Shrimp Immune System
Shrimp, like the rest of the crustaceans and unlike vertebrates, do not have immune organs, nor do they have acquired immunity, nor immunological memory...
The immune system’s function is to maintain biological individuality, therefore, its main activity is to differentiate and eliminate all foreign material from its tissues.
Shrimp, like the rest of the crustaceans and unlike vertebrates, do not have immune organs, nor do they have acquired immunity, nor immunological memory.
Therefore, as they do not have a specific immune response against infectious agents, they have developed a complex, efficient and highly developed non-specific defensive system (innate immunity) made up of:
- Physical Barriers => exoskeleton that covers it externally and peritrophic membrane that surrounds the food bolus to protect the epithelium of the digestive system.
- Active Response => constituted by hemostatic mechanisms, cellular and humoral response.
The cellular response is mediated by hemocytes (circulating immunoactive cells), they possess cytotoxic capacity and intercellular communication that facilitates the functions of coagulation, recognition, phagocytosis, melanization, nodule formation and encapsulation.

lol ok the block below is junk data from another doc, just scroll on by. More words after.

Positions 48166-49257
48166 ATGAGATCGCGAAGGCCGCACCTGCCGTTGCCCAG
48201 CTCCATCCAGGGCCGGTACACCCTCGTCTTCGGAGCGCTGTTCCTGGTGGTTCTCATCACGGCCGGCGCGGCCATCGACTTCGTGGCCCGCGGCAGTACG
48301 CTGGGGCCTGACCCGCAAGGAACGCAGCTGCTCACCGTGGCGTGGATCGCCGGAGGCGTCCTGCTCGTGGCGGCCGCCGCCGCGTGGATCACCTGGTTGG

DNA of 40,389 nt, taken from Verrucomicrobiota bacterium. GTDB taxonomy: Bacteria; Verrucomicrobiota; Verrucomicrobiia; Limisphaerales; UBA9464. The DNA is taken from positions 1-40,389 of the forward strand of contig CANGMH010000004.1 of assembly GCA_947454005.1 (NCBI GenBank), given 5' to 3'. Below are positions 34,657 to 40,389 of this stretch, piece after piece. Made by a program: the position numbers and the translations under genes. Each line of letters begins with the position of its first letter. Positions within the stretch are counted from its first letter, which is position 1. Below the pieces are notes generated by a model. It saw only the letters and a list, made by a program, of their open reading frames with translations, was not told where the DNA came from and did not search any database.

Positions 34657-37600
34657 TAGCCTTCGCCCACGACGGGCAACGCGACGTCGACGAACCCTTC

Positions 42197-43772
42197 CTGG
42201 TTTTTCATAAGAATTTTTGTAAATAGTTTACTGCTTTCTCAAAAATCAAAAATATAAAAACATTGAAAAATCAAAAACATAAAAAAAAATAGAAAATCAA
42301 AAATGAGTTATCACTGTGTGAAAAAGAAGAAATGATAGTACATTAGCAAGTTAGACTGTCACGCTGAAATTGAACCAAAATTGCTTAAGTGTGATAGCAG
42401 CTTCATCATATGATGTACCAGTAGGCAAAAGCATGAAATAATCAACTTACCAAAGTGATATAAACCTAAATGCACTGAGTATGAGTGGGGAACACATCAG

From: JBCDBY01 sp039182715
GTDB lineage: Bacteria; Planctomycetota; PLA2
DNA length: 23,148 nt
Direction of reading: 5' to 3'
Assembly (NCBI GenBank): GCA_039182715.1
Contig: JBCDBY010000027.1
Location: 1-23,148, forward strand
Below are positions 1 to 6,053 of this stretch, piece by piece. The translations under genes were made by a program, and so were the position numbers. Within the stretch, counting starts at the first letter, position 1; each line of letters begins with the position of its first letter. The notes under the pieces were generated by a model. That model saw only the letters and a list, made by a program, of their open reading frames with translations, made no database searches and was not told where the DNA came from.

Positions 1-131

The humoral response includes several plasmatic components (antimicrobial peptides, histones, lysosomal enzymes, lipopolysaccharides, glycan recognition proteins), the prophenoloxidase system, and the coagulation cascade that favors the destruction of pathogens.
Immune reactions are activated by pathogen-associated molecules, for example, LPS and bacterial peptidoglycans, fungal beta-glucans, and viral double-stranded RNA. The subsequent response is mediated by cellular and humoral mechanisms, that act in an integrated way, protecting them against the invasion of microorganisms and parasites, thus guaranteeing their bodily and homeostatic integrity.
Although there is no homology with the acquired immune system of vertebrates, it appears that the cellular immune system in these organisms has short-term memory.